The Magnavox Odyssey 3000 (model number: 7508) dedicated console was released in 1977. The Odyssey 3000 features the same game variations as the Odyssey 2000 (Tennis, Hockey, Smash, Practice). The unit is set up for two players but a solo-play Practice mode for Smash is also available. A three-position handicap switch allows players to set skill level, and additional controls allow players to select automatic or manual serve, ball speed, and ball deflection angle (20 or 40 degrees).[15]: 21  With the Odyssey 3000, Magnavox abandoned its old case design with one with a more contemporary style. The console itself is more angular and less rounded; two flat buttons are used for the serve and reset functions[26] and the console settings knobs were reduced in size. The Odyssey 3000 uses a flat circular knob for selecting different games and unlike all previous Odyssey dedicated video game consoles, the Odyssey 3000 features detachable game paddles (without any fire buttons).[27] The Odyssey 3000 is powered by either six "C" batteries or an optional AC adapter.[15]: 21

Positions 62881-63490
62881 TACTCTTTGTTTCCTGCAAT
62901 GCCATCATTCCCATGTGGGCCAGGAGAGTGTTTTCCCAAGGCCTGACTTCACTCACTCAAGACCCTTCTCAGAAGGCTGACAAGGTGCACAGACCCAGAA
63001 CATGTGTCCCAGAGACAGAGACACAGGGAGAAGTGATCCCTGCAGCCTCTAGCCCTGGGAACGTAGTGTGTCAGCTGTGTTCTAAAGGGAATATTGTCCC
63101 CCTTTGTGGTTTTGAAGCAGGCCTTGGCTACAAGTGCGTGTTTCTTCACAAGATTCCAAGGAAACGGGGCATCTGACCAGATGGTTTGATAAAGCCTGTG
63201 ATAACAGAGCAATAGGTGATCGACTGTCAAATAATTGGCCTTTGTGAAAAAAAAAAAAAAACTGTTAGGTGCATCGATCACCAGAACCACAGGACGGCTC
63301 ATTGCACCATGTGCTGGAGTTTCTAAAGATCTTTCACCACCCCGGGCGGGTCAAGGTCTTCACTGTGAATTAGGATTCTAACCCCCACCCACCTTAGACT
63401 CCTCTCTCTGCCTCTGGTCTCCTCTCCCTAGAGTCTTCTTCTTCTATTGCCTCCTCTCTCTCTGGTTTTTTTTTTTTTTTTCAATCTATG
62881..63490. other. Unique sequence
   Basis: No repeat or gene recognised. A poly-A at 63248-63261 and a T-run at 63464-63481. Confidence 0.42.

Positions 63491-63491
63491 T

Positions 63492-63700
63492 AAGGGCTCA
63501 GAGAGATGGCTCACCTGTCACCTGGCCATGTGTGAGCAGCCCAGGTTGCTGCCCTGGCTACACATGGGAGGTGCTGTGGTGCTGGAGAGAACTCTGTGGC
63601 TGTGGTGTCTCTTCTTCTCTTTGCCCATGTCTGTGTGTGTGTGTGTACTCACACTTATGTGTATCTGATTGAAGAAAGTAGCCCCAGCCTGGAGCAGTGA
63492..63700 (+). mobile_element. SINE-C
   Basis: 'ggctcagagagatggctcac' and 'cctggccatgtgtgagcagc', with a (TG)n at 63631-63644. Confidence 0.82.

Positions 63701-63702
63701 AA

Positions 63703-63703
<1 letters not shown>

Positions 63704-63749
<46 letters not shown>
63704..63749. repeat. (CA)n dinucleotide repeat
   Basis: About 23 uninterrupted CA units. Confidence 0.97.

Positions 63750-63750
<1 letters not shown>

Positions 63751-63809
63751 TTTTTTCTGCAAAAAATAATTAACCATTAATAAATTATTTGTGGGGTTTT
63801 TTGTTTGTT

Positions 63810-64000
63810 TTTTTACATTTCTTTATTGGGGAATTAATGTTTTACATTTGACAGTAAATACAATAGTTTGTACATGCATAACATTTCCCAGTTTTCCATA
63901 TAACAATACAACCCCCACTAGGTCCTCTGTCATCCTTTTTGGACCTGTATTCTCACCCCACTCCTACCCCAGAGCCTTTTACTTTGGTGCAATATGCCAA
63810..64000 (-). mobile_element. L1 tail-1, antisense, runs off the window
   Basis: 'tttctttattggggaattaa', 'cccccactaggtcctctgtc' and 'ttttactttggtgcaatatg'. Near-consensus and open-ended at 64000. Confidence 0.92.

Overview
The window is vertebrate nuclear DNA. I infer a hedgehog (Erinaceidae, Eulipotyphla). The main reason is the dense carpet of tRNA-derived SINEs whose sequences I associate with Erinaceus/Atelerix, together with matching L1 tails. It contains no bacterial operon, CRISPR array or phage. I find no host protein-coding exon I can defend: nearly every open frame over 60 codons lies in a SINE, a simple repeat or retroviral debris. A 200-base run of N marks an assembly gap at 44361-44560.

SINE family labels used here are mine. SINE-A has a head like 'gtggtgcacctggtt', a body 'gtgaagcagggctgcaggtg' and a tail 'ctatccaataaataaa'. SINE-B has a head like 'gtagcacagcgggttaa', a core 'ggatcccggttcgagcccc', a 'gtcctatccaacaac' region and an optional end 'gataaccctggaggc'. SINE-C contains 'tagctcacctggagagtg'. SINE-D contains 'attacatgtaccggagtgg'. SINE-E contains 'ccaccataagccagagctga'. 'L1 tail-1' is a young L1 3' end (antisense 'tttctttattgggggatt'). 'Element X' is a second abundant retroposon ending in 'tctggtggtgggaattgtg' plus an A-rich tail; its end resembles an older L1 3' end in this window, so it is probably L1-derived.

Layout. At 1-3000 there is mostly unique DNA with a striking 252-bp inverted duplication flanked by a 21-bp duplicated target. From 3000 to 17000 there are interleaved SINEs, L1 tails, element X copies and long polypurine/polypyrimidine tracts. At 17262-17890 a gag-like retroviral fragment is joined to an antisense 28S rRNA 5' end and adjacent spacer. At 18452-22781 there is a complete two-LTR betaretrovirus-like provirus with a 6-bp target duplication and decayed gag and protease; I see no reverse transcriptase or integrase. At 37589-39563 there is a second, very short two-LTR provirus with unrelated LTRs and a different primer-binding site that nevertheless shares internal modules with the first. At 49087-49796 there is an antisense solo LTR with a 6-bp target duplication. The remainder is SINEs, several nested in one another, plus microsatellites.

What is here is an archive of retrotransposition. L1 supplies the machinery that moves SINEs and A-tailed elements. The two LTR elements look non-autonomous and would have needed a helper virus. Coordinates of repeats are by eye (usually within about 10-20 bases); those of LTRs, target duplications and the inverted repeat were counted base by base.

Magnavox Odyssey 4000[edit]

Magnavox Odyssey 4000

Magnavox concluded their line of dedicated video game consoles with the Magnavox Odyssey 4000. The Odyssey 4000 (model number: 7511) dedicated console was released in 1977. Based around the AY-3-8600 single-chip design, the Odyssey 4000 features a total of six games (Tennis, Hockey, Soccer, Basketball, Smash and Gridball and includes a Practice mode for solo-play in Basketball and Smash). As with the Odyssey 3000, the Odyssey 4000 offers a skill switch for novice, semi-pro, and professional skill levels. Additional features include automatic serve and variable ball speeds.[15]: 24–25  Unlike the Odyssey 3000, the Odyssey 4000 featured detachable joysticks. The AY-3-8615 chip enabled the Odyssey 4000 to display their games in color instead of black and white graphics.[27] The 4000 is powered by an included AC adapter.[15]: 25